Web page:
Kembele or maybe Kiemböle?

 

Although the municipality of Kempele was founded in 1867, the area has been inhabited since approximately the 16th century. A number of denominations for the Kempele area can be found in early literary sources: Kembele, Kembelä, Kämbele, Kämbelä, Kiembele, Kiembelä and Kiemböle.

The origin and meaning of the name Kempele have been fascinating researchers for a long time, as there is no similar name to be found elsewhere in Finland.

Lappish seal hunters

Jouko Vahtola, Professor of Finnish history at the University of Oulu (Oulujokilaakson historia, "Oulu river valley history", 1991) points out that the old place names in the areas from the coasts of Oulu and Liminka through to Oulujärvi include such names for places of nature that can only be explained to have been given by people speaking the Lappish (Sami) language. Sami people are known to have been hunting for seals in the Oulu region a long time ago.

Vahtola thus makes the assumption that the name Kempele may have been derived from the Sami word "gaeppel", referring to a seal's front flipper.

It all started with tree houses

Kempele used to be a small hamlet, forming a part of Suur-Liminka. The first record of Kempele as a habitation or village dates back to the church tithe records of 1568. Kempele was entered in the records as consisting of just tree houses. The final break-up with Liminka only took place in 1774, when Kempele received full chapel parish rights. Municipal management was started in 1867.

Photo: Tauno Kohonen

In the country, next to the city

An intensive co-operation with the neighbouring municipalities and the City of Oulu has shaped and determined the development and identity of Kempele to a large extent. The municipalities in the Oulu region and their distances are small.

Good traffic connections, the North-South railway, road 4 and the airport next door, together with an active economic and industrial atmosphere, have been attracting lots of families with children and educated young adults to Kempele during the recent few decades.

Whereas Kempele had just 1 747 inhabitants in 1940, the total number of inhabitants was over 16 000 in 2013. At the end of last century, Kempele was the fastest growing municipality in Finland. Older Kempele-dwellers have seen the population multiply by nine during their lives.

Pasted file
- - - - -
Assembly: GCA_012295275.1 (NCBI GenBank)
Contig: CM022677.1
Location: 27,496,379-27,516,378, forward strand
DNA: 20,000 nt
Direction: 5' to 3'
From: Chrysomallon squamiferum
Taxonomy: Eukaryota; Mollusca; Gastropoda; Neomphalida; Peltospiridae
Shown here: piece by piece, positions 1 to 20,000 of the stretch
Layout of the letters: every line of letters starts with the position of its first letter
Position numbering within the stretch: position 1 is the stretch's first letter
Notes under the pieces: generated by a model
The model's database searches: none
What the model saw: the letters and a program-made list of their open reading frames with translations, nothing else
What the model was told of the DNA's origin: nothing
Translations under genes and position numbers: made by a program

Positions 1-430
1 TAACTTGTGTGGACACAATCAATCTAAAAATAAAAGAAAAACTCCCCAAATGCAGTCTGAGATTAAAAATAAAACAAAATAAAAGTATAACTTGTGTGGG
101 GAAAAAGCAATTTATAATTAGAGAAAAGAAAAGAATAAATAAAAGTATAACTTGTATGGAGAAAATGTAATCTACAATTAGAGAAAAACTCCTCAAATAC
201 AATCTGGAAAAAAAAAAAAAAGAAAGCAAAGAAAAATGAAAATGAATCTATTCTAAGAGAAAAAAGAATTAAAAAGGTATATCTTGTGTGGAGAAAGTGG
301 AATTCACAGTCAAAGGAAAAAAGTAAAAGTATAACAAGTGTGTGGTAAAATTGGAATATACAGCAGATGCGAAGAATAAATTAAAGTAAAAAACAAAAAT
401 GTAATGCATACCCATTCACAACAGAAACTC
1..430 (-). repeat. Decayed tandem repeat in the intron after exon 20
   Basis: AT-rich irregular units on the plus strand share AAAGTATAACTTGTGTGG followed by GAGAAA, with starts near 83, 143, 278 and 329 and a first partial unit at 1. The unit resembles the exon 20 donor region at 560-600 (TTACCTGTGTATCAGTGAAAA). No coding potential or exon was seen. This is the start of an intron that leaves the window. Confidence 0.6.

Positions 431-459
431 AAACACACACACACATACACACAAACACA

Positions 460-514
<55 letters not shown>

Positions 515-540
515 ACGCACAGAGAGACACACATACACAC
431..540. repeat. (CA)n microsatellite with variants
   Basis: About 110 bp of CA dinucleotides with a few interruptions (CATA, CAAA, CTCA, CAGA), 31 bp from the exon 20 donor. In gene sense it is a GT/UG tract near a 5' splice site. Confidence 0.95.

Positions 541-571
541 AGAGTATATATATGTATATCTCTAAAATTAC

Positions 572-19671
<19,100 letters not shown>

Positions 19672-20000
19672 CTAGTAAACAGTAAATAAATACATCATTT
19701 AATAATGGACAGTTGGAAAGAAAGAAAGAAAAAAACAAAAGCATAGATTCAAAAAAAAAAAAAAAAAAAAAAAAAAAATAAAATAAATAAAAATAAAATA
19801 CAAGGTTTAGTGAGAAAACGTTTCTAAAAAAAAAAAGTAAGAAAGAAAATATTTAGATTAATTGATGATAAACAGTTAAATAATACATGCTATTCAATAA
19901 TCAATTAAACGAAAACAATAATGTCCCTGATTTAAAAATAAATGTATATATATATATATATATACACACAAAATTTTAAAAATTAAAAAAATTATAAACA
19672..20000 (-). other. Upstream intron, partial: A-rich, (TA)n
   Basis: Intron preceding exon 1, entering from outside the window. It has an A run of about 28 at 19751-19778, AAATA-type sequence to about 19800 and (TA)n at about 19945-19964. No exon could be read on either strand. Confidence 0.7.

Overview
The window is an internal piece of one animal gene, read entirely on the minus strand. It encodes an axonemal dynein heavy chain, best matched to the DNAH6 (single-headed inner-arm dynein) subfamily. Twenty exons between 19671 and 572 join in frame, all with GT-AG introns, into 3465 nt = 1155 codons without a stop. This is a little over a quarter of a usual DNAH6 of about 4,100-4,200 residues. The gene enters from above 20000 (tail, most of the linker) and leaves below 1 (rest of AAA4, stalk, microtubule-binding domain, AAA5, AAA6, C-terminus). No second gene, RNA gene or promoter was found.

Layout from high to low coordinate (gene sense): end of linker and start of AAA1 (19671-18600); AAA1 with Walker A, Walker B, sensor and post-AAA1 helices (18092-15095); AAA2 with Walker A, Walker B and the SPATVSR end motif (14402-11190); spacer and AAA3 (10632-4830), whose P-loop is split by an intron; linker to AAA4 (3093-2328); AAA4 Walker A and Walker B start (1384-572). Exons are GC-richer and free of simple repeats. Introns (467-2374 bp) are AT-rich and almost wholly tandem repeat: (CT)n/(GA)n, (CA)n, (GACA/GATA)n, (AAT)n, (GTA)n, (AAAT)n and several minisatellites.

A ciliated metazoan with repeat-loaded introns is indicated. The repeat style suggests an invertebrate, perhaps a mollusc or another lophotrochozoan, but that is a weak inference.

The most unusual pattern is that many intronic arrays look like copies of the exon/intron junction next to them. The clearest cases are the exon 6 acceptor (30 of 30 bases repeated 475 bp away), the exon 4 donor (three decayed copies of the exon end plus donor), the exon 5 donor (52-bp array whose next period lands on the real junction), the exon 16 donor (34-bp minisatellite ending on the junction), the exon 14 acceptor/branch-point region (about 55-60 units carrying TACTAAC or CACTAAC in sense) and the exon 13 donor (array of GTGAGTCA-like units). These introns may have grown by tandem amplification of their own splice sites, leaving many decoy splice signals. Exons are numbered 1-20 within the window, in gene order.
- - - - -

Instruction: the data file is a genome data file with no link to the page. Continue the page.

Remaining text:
The main attraction of Kempele as a place to live lies in its rural-like milieu next to a city, its versatile and high-quality services and great outdoor recreation opportunities and facilities.

Photo on the left: Tauno Kohonen, photo on the right: visualization of Zatelliitti area

Etymology of names of residential areas in Kempele

Hahtoranta Hahtoranta: Hahto refers to seafare.
Hakamaa Hakamaa: The area used to be owned by state, which the local resettlement farmers would be allowed to use for grazing cows (haka=a fenced- in area used for keeping cattle.)
Kiiesmetsä Kiiesmetsä:The word kiies, denoting a fox hole, derives from eastern Finland dialects.
Kokkokangas Kokkokangas: Kokko refers to eagle, Kullio-oja: Kulju can be tracked back to a water-filled hollow or depression, or a large puddle.
Köykkyrin- kangas Köykkyrinkangas: Köykky denotes a bent or humped position, which suggests that place name might be derived from what a humped back looks like. It may thus refer to a shape in nature, such as a high-lying spot that looks like a hump.
Linnakangas Linnakangas: Linna refers to ruins left by Lappish dwellers in north-eastern parts of muncipality. Thus, from a geographical perspective, this denomination is a little inexact.
Monkkasenranta Monkkasenranta: Named after Monkkanen farm. The name Monkkanen derives from the forename Magnus or Maunu.
Mourunkijärvi Mourunkijärvi: Mourunki comes from Sami language and it may refer to the sounds made by animal.
Murto Murto: The Murto village at the eastern of Kempele shares  its name with the Murto village across the muncipality border in Tyrnävä. In the land use plan of Kempele muncipality, Murto forms a part of the component area of Ketolanperä. In old Finnish, the word Murto denotes a hard-to-penetrate or rough woody terrain, while it can also be connected with tradiotional slash-and-burn farming. Wood used to be cut down for a murto and once the felled wood dried up, it would be burned and the area would be used for farming.
Sarkkiranta Sarkkiranta: The area has been named after the Sarkkinen house, the first recorded main estate of the village, or maybe of the whole of Kempele area.
Savikorpi Savikorpi: The name derives from the area being old clay seabed (savi=clay)
Vihiluoto Vihiluoto: Vihiluoto is a small island just a little of shore. "Vihi" denotes "get wind of sg", which suggests that the island may have been used for keeping a lookout for possible hostile boats or for catch opportunities.

In the old days, a boat had to be used for taking the trip from Kempele to Oulunsalo

Now, thanks to land uplift, we can use the road:

The Oulunsalo island used to be separated from Kempele and the mainland by Sokeansalmi, a straight that was two km wide, which gradually closed and turned into dry land due to the land uplift during the 18th century. The land uplift still continues at the rate of about eight mm per year, which causes the shoreline to gradually move further and further to the West.

In about 2500, both Liminganlahti and Kempeleenlahti will most probably have turned into dry land.

Relics

Thanks to the fast progression of land uplift in the Kempele, area relics can still be found in this area.

A group of stones that was found and studied in 1983 in Linnakangas serves as an example of such relics findings. The Iron Age finding revealed, e.g., pieces of burnt bone, a copper ring and a Greenland seal skull.

A map on relics findings